It is generally agreed that the Embdens are the largest breed in terms of producing the largest individual specimens. An equally impressive breed with a totally different temperment and conformation is the Toulouse, which is now standardized in the original gray and the more recently developed buff color patterns. Toulouse are generally much less active than the Embden. They are easily confined by even 24 inch high fencing.

Frequently Asked Questions About Geese

Q. How many Standardized breeds of geese are there?

A. At present, there are 11 breeds of geese recognized by the American Poultry Association in it's Standard of Perfection. There are a total to 15 varieties within those breeds. Keep in mind that standardization is an ongoing process and that new varieties in particular are introduced periodically.

Q. What is the incubation period for goose eggs?

A. The incubation period varies from about 28 days to over 30 days depending upon the breed and incubation conditions.

Q. What are the best ways to get started with geese?

A. One can begin with a grown pair, some mature young birds, with goslings, or hatching eggs. I recommend buying hatching eggs only if one can be assured that the eggs are fresh. Avoid shipment of hatching eggs if possible. Before purchasing breeding stock or goslings, research the reputation of the seller to assure that good quality stock is being obtained. Poor stock is not a bargain at any price. The worst place to buy any type of quality poultry is the so-called swap meet.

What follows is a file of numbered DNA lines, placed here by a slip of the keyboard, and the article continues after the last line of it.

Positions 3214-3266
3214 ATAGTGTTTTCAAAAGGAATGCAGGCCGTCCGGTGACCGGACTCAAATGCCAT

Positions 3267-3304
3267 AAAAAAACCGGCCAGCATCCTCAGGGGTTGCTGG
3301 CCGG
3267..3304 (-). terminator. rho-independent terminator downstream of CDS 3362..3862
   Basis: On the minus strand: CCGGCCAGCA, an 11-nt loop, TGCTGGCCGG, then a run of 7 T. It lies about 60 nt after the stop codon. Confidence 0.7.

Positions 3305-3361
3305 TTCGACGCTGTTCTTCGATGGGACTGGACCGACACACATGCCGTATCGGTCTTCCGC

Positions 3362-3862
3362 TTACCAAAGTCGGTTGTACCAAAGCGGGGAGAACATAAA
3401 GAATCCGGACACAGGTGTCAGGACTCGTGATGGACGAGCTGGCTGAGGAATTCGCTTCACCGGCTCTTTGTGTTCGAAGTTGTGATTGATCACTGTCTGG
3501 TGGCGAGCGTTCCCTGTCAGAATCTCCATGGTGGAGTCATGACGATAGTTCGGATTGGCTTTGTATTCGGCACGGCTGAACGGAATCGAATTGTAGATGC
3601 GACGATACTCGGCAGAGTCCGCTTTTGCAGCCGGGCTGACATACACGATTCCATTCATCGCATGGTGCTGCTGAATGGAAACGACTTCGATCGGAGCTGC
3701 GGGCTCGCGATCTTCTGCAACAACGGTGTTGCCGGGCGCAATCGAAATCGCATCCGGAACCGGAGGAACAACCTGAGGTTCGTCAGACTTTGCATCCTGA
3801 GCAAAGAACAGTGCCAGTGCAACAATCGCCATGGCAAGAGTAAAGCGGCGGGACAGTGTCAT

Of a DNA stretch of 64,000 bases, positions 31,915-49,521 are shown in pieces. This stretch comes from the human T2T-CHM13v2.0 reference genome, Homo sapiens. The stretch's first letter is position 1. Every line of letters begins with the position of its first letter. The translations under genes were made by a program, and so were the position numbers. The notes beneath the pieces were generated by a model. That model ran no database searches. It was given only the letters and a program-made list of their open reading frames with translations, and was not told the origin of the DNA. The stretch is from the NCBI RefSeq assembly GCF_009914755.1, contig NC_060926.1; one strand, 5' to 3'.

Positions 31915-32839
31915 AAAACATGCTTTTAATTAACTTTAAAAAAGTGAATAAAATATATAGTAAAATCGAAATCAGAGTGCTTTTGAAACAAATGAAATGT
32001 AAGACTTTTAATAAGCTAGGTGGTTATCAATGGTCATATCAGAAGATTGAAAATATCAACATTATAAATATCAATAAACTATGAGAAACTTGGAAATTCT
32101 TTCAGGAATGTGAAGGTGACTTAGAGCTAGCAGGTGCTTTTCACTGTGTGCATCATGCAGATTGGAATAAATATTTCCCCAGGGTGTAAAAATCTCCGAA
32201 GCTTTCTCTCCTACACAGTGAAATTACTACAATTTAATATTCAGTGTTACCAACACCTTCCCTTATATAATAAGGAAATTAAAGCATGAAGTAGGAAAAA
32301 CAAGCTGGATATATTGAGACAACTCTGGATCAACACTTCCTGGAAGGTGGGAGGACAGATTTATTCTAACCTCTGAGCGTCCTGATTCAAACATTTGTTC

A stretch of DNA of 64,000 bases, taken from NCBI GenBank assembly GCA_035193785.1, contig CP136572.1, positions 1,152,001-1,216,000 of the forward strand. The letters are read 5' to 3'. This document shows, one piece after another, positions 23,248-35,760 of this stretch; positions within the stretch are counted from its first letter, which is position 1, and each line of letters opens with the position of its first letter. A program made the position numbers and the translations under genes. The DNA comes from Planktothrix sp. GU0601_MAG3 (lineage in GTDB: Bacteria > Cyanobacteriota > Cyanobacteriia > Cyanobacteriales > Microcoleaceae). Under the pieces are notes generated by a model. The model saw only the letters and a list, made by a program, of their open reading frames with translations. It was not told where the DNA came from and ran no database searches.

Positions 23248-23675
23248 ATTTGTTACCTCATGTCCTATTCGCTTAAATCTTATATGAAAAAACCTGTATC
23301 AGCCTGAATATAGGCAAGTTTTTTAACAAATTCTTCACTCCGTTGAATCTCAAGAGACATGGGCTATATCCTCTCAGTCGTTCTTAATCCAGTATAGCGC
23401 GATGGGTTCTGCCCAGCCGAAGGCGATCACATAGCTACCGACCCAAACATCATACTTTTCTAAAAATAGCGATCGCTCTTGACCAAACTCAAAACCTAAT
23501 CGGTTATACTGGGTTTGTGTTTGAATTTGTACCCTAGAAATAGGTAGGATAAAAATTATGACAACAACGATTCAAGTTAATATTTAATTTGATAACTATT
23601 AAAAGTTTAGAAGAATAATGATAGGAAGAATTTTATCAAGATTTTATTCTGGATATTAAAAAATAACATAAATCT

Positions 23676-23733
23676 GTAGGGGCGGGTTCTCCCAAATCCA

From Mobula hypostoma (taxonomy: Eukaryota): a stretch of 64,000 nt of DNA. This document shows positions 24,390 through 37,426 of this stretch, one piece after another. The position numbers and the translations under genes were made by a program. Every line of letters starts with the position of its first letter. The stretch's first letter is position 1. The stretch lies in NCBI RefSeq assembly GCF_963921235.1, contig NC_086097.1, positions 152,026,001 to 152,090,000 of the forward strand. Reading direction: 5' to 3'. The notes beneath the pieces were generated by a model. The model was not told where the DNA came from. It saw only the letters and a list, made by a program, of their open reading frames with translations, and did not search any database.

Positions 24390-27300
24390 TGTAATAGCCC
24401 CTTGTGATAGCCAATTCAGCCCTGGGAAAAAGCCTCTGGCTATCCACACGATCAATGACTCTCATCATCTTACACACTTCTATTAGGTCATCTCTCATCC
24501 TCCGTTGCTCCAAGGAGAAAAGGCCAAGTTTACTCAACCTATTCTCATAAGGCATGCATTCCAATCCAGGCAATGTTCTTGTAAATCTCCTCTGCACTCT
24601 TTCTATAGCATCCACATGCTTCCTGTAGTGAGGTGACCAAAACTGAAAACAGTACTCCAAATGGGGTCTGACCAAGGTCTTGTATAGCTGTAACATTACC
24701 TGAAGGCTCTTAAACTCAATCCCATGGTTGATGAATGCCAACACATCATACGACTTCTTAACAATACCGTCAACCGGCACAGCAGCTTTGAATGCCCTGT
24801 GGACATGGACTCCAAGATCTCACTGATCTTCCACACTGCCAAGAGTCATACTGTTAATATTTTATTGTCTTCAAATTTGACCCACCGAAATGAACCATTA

African gander
An African Gander

Q. Can you recommend a source of quality stock or goslings?

A. While there are a number of sources of quality stock, I feel comfortable recommending one particular source: Dave Holderread of Corvallis, Oregon. He and his wife Millie sell goslings and adult stock in most breeds and they give good quality for the money. You can ask for a price list by contacting them at PO Box 492 Corvallis, Or. 97339

Q. What do geese eat?

A. Good pasture will supply them with most of what they need. If one does not have pasture available year round, geese can do well on mixed whole grains supplemented with a good quality waterfowl breeder pellet just before and during the breeding season.

Q. Does one need a pond to raise geese?

A. While having a clean pond will certainly make keeping geese easier for you and nicer for the birds, many successful breeders keep and breed them without anything more than plastic pools or other artificial "ponds".

Q. What is the most common mistake made by new raisers of geese?

A. Probably over feeding the geese- especially too much corn in their diets. Over fat geese will generally not breed well and over fat females will often "blow out" during the breeding season which makes them useless for either breeding or show.

Originally published: 04-10-2001
Last updated: 03-09-2008